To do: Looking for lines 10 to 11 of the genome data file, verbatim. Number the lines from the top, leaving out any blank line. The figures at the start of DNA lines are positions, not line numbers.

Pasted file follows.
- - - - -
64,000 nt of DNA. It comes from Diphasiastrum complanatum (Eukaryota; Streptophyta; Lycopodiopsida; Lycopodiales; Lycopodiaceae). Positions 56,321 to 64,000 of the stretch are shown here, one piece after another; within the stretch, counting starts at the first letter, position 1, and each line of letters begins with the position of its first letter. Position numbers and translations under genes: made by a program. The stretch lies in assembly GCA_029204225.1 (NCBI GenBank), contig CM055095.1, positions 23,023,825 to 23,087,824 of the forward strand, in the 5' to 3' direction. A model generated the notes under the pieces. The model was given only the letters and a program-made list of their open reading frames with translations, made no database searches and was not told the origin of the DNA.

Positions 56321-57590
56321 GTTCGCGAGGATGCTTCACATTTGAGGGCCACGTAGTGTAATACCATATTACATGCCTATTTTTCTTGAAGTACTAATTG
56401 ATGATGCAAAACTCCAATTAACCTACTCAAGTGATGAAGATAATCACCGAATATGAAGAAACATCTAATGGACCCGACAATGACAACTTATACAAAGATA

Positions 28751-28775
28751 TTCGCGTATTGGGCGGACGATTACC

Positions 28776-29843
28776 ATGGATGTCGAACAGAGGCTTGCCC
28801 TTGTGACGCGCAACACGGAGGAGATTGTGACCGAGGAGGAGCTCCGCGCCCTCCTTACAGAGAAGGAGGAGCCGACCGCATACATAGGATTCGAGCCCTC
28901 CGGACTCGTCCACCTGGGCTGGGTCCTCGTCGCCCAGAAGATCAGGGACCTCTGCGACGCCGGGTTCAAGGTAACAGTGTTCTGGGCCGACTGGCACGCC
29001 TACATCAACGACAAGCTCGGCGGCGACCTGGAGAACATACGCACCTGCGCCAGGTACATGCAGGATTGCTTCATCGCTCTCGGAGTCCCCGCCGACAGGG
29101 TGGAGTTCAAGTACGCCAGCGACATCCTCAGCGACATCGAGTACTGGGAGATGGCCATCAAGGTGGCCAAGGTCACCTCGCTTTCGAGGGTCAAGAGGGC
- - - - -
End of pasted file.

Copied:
28901 CGGACTCGTCCACCTGGGCTGGGTCCTCGTCGCCCAGAAGATCAGGGACCTCTGCGACGCCGGGTTCAAGGTAACAGTGTTCTGGGCCGACTGGCACGCC
29001 TACATCAACGACAAGCTCGGCGGCGACCTGGAGAACATACGCACCTGCGCCAGGTACATGCAGGATTGCTTCATCGCTCTCGGAGTCCCCGCCGACAGGG